Thanks Trump. Alaska could be collateral damage in growing GOP trade war
China has more to lose in a trade war than the United States, according to an adviser to President Trump who praises his boss as a courageous visionary.
It appears that economist Peter Navarro, an extremist on tariffs who claims to be an expert on China, doesn't know or care how much Alaska has to lose with the haphazard Republican trade war.
China bought more than $1.32 billion worth of goods from Alaska in 2017, most of it seafood. The retaliation to Trump's tariffs will cost Alaskans.
In a letter last month, the Alaska Congressional delegation told Trump that it would be "deeply regrettable" if other nations retaliated against the Alaska fishing industry with a tariff fight. The regrettable happened last week with a 25 percent Chinese tariff on Alaska seafood.
As the Alaska delegation put it in their polite letter, "the targeted exports would be made uncompetitive in an instant."
The collateral damage could extend to the dream of a natural gas pipeline. China is threatening tariffs on energy imports. This back-and-forth fight may add billions in costs to a gas pipeline. It already has added uncertainty and delay to a project that has seen plenty of both.
On Monday, Trump responded to the Chinese retaliation by calling for a 10 percent tariff on $200 billion more in Chinese goods, with more to come.
Alaska political and business leaders should be alarmed, even if it means calling on Trump to develop a coherent trade strategy to replace the carnival barker act.
Navarro, who ran for office five times in California and lost five times, made his views on China clear long before joining the White House. He wrote a book and a film called "Death by China."
The movie includes an animated sequence showing a Chinese knife stabbing the United States, spilling lots of cartoon blood and images showing the Chinese flag flying over the White House in the days before Trump.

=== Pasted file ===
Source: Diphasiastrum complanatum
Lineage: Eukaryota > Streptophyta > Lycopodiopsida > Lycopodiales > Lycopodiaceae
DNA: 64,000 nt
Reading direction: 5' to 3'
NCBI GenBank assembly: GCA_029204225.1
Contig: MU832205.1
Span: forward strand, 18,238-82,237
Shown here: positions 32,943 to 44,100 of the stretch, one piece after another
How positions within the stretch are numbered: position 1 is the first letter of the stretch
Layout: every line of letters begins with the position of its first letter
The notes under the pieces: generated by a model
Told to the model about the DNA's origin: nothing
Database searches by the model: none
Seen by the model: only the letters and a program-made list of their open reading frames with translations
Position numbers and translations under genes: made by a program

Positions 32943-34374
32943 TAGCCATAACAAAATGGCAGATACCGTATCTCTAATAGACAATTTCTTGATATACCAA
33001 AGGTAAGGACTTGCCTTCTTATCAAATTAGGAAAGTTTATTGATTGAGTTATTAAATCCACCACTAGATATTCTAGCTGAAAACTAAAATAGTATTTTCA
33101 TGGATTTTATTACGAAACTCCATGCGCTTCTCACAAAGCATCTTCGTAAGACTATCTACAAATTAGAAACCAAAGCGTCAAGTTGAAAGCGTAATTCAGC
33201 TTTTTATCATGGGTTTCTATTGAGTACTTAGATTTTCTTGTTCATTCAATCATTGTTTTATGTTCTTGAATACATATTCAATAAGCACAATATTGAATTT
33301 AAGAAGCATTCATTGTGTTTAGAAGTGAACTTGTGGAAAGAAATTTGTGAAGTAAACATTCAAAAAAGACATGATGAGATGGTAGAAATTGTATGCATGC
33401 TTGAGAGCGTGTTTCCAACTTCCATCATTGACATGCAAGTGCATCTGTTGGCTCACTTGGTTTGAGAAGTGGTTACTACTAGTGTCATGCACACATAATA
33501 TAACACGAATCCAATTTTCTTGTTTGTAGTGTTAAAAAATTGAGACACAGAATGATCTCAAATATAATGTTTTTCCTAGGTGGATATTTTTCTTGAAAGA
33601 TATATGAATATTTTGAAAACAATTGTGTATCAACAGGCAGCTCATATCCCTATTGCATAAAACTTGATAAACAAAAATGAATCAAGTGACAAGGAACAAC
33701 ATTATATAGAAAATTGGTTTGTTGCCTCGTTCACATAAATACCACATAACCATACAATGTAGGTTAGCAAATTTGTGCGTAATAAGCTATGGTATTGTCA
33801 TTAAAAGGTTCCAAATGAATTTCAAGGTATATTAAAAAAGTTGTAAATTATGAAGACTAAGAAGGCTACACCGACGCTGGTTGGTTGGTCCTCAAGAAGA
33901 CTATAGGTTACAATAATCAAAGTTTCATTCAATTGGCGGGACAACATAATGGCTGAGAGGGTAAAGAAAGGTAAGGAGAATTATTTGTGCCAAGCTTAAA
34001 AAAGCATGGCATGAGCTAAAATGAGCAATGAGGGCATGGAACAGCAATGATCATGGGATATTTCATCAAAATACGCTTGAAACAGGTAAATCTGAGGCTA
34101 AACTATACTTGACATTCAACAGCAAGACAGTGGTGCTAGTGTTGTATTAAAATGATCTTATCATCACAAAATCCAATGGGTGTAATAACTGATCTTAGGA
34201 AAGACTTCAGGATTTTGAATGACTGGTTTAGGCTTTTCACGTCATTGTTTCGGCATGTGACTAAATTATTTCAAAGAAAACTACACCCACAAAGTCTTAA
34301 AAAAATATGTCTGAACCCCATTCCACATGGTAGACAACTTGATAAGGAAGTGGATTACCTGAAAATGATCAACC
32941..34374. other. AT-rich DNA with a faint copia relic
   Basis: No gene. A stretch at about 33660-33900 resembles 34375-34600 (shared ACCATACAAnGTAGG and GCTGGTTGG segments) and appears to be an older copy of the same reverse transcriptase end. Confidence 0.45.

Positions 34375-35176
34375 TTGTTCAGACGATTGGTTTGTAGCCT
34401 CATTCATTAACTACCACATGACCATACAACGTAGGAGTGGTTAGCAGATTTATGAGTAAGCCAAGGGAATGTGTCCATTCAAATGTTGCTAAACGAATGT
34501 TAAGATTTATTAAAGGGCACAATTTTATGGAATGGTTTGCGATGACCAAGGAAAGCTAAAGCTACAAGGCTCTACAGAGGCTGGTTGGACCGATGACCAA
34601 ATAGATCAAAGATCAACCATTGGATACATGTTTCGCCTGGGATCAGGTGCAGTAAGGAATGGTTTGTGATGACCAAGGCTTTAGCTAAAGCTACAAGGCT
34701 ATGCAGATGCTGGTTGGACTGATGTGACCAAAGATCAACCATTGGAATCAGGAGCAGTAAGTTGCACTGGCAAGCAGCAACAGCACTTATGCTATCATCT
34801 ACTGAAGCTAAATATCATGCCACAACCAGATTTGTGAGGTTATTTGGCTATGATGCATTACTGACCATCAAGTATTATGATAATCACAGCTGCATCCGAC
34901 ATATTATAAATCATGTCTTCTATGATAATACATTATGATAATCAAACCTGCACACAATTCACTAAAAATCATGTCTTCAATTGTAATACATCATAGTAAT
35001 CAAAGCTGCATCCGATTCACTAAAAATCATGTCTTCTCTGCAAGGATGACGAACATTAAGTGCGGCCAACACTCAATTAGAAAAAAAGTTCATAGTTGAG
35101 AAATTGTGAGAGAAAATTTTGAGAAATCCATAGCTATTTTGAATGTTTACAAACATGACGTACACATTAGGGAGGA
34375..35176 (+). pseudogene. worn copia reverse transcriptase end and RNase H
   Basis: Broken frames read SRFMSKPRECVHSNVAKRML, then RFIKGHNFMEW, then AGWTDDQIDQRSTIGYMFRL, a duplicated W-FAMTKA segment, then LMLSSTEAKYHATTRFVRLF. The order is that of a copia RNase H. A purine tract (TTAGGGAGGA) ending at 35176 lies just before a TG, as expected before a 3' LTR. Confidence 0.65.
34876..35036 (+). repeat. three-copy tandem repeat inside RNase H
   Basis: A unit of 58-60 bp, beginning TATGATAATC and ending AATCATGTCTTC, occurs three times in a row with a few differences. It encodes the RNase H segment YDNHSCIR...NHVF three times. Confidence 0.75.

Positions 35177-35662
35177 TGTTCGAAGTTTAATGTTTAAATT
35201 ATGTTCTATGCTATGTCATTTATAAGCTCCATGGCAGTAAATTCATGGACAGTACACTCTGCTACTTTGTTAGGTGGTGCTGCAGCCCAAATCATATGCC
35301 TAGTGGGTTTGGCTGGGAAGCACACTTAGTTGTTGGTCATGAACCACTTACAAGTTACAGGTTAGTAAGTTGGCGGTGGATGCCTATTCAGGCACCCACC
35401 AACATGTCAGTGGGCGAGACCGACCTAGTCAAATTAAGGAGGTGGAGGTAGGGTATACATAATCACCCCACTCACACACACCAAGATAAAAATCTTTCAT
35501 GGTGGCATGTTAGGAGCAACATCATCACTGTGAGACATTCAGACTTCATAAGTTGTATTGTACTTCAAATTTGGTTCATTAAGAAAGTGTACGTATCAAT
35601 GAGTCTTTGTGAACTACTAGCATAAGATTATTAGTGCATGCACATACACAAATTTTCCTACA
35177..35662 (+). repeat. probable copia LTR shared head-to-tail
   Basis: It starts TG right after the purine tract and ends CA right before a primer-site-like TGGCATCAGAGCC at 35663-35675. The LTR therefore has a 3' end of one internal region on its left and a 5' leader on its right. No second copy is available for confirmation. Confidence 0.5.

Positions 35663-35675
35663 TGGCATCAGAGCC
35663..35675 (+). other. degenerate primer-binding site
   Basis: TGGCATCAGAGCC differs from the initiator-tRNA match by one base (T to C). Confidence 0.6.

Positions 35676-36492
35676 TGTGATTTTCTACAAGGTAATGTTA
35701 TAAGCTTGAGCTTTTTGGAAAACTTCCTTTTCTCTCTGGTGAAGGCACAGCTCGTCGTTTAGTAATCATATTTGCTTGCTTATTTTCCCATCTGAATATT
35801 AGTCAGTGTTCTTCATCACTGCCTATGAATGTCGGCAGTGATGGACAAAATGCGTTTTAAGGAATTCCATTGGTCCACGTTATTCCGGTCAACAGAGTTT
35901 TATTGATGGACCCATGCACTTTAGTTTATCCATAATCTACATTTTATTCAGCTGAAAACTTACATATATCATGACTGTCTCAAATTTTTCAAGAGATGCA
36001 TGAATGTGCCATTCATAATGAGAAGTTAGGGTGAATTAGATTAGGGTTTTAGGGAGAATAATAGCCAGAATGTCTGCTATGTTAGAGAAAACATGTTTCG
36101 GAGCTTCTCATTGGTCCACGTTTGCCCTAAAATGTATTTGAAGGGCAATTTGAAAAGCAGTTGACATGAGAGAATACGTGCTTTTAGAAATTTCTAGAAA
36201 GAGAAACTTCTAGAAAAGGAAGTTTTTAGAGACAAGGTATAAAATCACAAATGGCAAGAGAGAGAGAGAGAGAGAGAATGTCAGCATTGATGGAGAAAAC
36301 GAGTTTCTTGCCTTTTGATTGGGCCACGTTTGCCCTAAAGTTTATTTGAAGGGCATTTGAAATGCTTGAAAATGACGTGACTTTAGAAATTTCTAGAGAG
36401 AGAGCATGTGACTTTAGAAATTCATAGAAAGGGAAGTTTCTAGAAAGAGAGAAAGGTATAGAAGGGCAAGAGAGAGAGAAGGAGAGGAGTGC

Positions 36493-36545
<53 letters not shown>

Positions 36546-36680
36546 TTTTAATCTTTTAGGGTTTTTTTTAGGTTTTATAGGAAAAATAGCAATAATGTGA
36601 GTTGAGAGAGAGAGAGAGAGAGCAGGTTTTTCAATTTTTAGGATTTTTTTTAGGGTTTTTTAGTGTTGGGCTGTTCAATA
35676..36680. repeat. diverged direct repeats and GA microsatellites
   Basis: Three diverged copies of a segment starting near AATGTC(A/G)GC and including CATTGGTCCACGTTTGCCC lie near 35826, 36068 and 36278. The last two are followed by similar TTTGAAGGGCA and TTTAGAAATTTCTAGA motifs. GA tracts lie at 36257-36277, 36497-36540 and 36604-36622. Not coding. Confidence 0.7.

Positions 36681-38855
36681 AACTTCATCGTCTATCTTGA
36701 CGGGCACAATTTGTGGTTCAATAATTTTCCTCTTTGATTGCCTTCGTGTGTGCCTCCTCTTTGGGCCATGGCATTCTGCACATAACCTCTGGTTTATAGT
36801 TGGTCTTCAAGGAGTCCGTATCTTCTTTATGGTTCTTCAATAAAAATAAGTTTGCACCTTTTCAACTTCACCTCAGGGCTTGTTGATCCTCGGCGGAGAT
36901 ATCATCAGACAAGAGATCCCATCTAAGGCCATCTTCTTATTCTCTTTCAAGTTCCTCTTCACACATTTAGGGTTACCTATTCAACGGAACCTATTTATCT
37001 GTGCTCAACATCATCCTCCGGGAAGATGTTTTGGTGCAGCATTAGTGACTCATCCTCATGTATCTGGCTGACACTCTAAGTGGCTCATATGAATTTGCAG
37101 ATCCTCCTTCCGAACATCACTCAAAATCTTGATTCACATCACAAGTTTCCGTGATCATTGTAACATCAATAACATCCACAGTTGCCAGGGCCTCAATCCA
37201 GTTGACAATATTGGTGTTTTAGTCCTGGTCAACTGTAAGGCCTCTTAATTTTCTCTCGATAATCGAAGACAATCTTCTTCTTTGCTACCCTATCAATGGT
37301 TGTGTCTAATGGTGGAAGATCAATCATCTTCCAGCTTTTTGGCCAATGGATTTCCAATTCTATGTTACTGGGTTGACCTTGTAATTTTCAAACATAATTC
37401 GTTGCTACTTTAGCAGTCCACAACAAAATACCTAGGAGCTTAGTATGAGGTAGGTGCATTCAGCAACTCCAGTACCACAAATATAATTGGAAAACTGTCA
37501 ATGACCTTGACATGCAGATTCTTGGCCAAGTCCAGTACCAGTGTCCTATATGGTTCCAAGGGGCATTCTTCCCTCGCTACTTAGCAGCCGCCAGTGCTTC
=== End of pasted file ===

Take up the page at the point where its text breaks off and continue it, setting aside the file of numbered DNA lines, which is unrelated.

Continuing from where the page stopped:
"And please, help defend America and protect your family, don't buy 'Made in China," Navarro says in the introduction to his film.
Navarro likes attention and overheated language. He is the guy who said of Canadian Prime Minister Justin Trudeau, "There's a special place in hell for any foreign leader that engages in bad faith diplomacy with President Donald J. Trump."
Navarro, a former business professor at the University of California, also believes there is a special place in hell for China, which he blames for whatever ails the U.S. manufacturing economy.
In recent talks in Beijing, China brought up the prospect of increasing energy imports—which could include gas from Alaska—and other purchases from the United States.
Navarro says the Chinese underestimated the man he likes to call "Donald J. Trump."
“If they thought that they could buy us off cheap with a few extra products sold and allow them to continue to steal our intellectual property and crown jewels, that was a miscalculation,” Navarro told reporters.
In 2006, he called for a 43 percent across-the-board tariff on Chinese goods, claiming that would make up for the advantages gained by China through unfair trade practices. In 2016, he said that China would respect Trump and the high tariffs would force negotiation.
He hasn't spoken much about the economic impact of his ideas on consumers.
Trump, who has falsely claimed that trade wars are "easy to win," is now threatening tariffs on $450 billion in Chinese goods, according to Navarro. Spreading confusion may be the Trump negotiating strategy, which is hopelessly incompetent.
A 2017 article in Foreign Policy faulted Navarro for the great deal he does not know about China.
“Navarro is not known in any China circles,” said James McGregor, a former chairman of the American Chamber of Commerce in China.
McGregor told the magazine that Navarro's works “have close to zero credibility with people who know the country" and that he offers a cartoonish caricature. In one part of his book, Navarro said that those who buy Chinese goods are risking their lives by doing so.
“If you fancy death by explosion, fire, or electric shock, you can choose from a wide selection of booby-trapped extension cords, fans, lamps, overheating remote controls, exploding cell phones, and self-immolating boom boxes," he wrote.
Maybe the worst part of the Republican trade war is that Navarro and Trump are under the illusion that they've got this all figured out.
"We can no longer be the stupid country," Trump declared in a speech to the National Federation of Independent Business in Washington. "We want to be the smart country."
Trump's scattershot trade policies are anything but smart.